Pearcey, Nancy. 2015. Finding truth: 5 principles for unmasking atheism, secularism, and other God substitutes. Colorado Springs, CO: David C. Cook.
Nancy Pearcey is an American evangelical author who writes about the Christian worldview. She co-authored several books with Charles Colson (for example, How now shall we live? and The Christian in today’s culture) as well as one with Charles B. Thaxton (The soul of science: Christian faith and natural philosophy). She also wrote Total truth (2004) and Saving Leonardo (2010).
Her husband is Rick Pearcey, editor and publisher of the Pearcey Report, a website of news, comment, information, and worldview (see www.pearceyreport.com).
The book is divided into three parts: 1) “I lost my faith at an evangelical college”, a story of a young man who had professors who could discuss secular opinions but did not have Christian viewpoints to counteract their arguments. However, he found his faith again through reasoning and the Bible; 2) the five principles, which we will summarize; 3) how critical thinking saves faith.
There is also a comprehensive set of notes, an appendix on Romans 1:1-2:16, acknowledgments, a study guide and an index.
Principle #1 is called “Twilight of the Gods” and deals with Darwinism and how to identify and counteract it as an idol. Pearcey discusses “Religion without morality”, “Philosophers and their gods”, “The church of physics: idol of matter”, as well as thoughts on Hume, Descartes, Kant and others, commenting on their views of materialism, rationalism, empiricism and romanticism. Her summary is “The biblical worldview is so rich and multi-dimensional that Christians can learn and benefit from what is true in all philosophies of life, while at the same time criticizing their flaws and transcending their limitations” (91).
Pearcey notes that idols invariably lead to destructive behavior, so Principle #2 is to identify the manner that idols do this. One method is to “dehumanize the neighbor” by reducing them to a utilitarian function. Another way is to cheat: exerting our free will to rationalize behavior. Still another is to suppress our beliefs on the non-material world and instead focus on the material world. After all, as some atheists like Crick claim, “we are nothing but a pack of neurons” (106). Philosophy, on the other hand, divides itself into two families: romanticism and enlightenment . Philosophers who hold sway here are Emerson with neo-Platonism and Hegel with his evolution of consciousness. Although postmodernism has failed, a form of pantheism, such as Islam in its extreme form, has prevailed. We should keep in mind, however, that “being attractive does not mean a worldview is true” (139).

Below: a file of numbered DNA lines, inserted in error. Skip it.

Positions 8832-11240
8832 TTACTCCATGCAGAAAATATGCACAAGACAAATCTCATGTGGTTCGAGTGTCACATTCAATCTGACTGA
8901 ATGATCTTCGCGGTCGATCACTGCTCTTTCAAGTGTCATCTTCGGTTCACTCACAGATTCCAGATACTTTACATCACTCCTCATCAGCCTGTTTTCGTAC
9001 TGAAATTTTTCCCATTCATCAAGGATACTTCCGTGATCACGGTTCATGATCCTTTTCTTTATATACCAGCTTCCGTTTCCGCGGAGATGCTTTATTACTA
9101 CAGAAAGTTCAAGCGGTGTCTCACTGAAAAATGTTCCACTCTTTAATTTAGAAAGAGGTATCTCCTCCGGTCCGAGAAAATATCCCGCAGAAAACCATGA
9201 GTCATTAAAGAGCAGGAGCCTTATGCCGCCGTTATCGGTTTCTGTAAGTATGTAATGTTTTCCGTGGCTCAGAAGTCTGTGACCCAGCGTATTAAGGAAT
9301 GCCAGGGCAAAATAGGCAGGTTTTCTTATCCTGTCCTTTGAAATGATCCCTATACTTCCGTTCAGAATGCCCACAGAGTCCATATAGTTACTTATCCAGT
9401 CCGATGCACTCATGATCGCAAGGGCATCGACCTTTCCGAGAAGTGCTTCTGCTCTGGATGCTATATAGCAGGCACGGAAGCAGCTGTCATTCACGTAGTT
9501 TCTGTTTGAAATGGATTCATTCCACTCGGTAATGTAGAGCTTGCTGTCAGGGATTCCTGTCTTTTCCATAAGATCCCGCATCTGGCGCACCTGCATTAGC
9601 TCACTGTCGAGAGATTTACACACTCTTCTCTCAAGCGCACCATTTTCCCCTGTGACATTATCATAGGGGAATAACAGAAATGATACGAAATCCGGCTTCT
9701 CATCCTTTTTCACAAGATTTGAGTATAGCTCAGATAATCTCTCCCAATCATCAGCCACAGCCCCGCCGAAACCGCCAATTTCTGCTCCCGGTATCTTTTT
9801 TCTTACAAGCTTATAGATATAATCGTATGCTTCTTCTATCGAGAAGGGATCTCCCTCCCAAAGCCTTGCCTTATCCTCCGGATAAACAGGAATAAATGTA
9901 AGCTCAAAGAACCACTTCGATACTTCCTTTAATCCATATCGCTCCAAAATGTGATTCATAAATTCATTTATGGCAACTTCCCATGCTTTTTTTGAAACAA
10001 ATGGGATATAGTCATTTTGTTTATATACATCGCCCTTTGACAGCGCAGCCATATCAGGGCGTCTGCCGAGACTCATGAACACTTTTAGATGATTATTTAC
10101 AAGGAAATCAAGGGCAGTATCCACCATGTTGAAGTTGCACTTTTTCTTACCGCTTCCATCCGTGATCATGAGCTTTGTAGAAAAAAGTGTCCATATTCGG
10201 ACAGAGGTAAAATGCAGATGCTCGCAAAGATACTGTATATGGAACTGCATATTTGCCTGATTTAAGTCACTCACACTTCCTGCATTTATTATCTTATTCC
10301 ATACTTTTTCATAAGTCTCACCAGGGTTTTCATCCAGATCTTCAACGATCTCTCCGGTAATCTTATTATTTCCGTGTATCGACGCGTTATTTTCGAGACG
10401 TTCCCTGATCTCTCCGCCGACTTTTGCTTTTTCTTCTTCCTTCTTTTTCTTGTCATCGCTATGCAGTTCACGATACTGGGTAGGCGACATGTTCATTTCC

Principle #3 speaks to “secular leaps of faith” and asks “Does it [the idol] contradict what we know about the world?” This chapter furthers Pearcey’s analysis of worldview: identify the idol and its reductionism and they see if it has a worldview that fits the real world. We must remember “that the purpose of a worldview is to explain what we know about the world” (143, emphasis hers) and to do this we must be concerned with facts. The secularists find it difficult to deal with reality, cultivating both free agents and robots. The evidence of our personal being and freedom of the will contrasts with the “scientific” view of Marvin Minsky of MIT who says that the human brain is “a three pound computer made of meat” (154). However, even scientists like Einstein had to act “as if” they were free and that God existed (159). Pearcey points out the mysticism that is present in secular sources, including Darwin and others, and contrasts this with Chesterton’s view that atheists often reject Christianity because it is “too good to be true” (165). Indeed, it regards human nature with “a much higher view of human life than any competing system” (176).